Taking Venice: New Documentary Reveals Untold Story Of 1964 Venice Biennale

Robert Rauschenberg exposeert in Stedelijk Museum, zit hier op eigen kustwerk *21 februari 1968

In her new documentary, Taking Venice, Amei Wallach plunges us into the tumultuous and vibrant world of the 1964 Venice Biennale, weaving a narrative that feels less like a straightforward historical recount and more like a political drama brimming with intrigue and speculation.

Taking Venice is a gripping exploration of the sensational true story behind the long-rumoured conspiracy that the 1964 Venice Biennale was manipulated by U.S. government agents and a cadre of influential insiders to secure the grand prize for their chosen artist, Robert Rauschenberg.

Imagine a scenario where the U.S. government is so entangled in fine arts that it conspires to ensure that an American artist wins the Golden Lion. This is the intriguing premise of Wallach’s documentary, illuminating the intersection of art and politics during the Cold War. Set against this backdrop, Taking Venice delves into how the U.S. government sought to combat Communism through cultural superiority. The Venice Biennale, the world’s most prestigious art exhibition, became a strategic battleground in 1964.

Alice Denney, a prominent Washington insider with close ties to the Kennedys, recommended Alan Solomon, an ambitious and innovative curator, to organize the U.S. entry. Collaborating with Leo Castelli, a powerful New York art dealer, they hatched an audacious plan to crown Robert Rauschenberg as the Grand Prize winner. At the time, Rauschenberg was an emerging talent yet to be fully embraced by the art establishment. His revolutionary “combines”—artworks that fused painting, sculpture, found objects, and pop culture imagery—challenged traditional artistic norms and paved the way for contemporary art’s future. Despite his potential, Rauschenberg was not initially seen as a frontrunner for such a prestigious award.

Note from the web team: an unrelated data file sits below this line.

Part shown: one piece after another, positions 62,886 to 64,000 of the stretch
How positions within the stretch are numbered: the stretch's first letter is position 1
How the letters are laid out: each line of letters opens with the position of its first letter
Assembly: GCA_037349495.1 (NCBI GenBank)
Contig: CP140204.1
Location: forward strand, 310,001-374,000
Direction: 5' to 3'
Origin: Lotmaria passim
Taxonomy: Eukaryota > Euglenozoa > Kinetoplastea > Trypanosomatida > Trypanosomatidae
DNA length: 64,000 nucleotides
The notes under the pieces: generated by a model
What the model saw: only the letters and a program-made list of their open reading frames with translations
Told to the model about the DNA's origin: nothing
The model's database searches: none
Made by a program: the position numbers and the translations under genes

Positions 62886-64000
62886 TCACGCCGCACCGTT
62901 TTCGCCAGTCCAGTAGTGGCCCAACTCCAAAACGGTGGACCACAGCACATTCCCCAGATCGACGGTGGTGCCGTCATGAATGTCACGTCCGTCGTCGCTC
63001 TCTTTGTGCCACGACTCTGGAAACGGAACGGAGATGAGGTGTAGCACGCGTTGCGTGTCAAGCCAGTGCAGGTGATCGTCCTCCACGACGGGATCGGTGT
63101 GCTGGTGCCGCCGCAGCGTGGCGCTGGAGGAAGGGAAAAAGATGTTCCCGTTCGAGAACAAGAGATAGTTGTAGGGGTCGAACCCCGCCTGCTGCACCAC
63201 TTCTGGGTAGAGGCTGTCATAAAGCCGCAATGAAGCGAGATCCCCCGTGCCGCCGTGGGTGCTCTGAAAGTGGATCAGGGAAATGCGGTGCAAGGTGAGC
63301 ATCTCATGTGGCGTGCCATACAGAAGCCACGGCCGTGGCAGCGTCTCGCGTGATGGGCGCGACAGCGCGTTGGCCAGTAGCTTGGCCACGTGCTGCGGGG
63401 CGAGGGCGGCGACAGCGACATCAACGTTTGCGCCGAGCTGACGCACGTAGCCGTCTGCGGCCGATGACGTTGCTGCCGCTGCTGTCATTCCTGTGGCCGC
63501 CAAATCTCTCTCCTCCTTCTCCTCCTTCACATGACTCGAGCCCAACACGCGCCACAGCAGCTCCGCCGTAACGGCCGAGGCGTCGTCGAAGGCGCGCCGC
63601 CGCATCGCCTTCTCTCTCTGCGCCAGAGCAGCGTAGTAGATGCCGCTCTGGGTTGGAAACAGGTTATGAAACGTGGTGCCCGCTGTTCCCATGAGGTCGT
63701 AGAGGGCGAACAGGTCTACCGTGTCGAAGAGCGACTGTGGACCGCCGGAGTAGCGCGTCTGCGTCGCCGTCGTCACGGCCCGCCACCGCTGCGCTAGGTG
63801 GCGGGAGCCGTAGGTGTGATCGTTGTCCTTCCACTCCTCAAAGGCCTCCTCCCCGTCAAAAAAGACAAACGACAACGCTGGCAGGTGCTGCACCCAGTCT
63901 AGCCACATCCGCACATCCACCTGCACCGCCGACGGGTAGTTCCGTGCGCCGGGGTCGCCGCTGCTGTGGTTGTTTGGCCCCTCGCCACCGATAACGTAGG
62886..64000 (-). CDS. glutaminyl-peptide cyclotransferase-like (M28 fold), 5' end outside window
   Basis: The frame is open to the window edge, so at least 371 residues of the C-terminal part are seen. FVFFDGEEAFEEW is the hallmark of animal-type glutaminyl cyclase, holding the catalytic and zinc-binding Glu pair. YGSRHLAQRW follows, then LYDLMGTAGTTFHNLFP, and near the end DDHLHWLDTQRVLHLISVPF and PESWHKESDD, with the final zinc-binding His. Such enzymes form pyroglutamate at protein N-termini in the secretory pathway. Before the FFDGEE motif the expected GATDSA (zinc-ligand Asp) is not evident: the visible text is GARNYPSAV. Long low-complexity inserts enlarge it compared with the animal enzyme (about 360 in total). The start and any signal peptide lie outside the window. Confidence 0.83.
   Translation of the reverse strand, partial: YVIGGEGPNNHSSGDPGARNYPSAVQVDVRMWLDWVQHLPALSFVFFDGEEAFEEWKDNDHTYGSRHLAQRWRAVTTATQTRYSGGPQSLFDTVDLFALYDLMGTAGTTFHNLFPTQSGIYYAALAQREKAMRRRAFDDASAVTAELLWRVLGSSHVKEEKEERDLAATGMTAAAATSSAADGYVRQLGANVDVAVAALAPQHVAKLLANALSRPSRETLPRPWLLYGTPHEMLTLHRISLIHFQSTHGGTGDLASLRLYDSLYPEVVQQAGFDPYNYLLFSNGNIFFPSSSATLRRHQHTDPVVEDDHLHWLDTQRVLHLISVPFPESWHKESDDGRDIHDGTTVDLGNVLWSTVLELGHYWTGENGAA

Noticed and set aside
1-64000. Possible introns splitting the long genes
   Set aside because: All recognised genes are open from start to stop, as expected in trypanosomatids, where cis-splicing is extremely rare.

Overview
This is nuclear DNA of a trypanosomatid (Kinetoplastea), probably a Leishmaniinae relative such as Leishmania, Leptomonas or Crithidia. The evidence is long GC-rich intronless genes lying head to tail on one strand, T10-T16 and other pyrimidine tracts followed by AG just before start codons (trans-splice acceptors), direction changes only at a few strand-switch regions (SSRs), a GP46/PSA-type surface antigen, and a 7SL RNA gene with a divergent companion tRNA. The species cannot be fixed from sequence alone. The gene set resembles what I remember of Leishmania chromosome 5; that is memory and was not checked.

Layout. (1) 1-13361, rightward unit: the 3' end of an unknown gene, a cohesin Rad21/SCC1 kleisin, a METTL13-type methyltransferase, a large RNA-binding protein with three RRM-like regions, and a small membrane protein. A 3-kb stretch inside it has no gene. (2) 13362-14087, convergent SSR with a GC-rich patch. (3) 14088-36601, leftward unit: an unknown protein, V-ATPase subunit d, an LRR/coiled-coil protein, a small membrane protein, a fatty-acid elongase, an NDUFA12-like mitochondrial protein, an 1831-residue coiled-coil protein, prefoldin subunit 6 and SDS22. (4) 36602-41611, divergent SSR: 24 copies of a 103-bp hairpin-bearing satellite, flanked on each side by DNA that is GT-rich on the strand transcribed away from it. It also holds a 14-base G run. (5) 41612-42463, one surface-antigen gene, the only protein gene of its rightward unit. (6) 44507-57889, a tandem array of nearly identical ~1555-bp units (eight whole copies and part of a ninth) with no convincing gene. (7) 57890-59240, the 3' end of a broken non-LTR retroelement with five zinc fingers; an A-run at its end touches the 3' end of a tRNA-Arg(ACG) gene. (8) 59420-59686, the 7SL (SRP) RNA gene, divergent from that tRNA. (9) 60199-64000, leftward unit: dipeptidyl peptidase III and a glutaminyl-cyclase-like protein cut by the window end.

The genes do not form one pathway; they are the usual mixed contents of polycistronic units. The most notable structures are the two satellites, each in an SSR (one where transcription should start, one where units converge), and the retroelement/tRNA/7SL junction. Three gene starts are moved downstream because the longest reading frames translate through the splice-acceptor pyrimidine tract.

Taking Venice delves into the strategic manoeuvres and behind-the-scenes machinations that propelled Rauschenberg to victory, leaving the international art community in shock and leading to accusations of foul play. The film captures the tension and intrigue of the American team’s efforts, which could rival any Hollywood thriller, and reflects on the broader implications of nationalism in the arts. The documentary also examines the impact of this controversial win on Rauschenberg himself, who found his success entangled with the complex politics of the era. Through archival footage and interviews with key figures, Taking Venice offers an insightful look at how art and politics intersected during one of modern history’s most politically charged periods.

For those familiar with Cold War history, the involvement of U.S. intelligence agencies in cultural activities is not a revelation. Literature, music, and fine arts (especially the NY Abstract Expressionists) were used as instruments of cultural intervention to assert American artistic supremacy over the Soviet Union. The documentary delves into one of the most intriguing chapters of this cultural Cold War: the alleged conspiracy between the U.S. State Department and art dealers to secure the grand prize at the Venice Biennale for Robert Rauschenberg. This prestigious event, often described as the “Olympics of art” and a “fiesta of nationalism,” becomes the backdrop for Wallach’s compelling tale.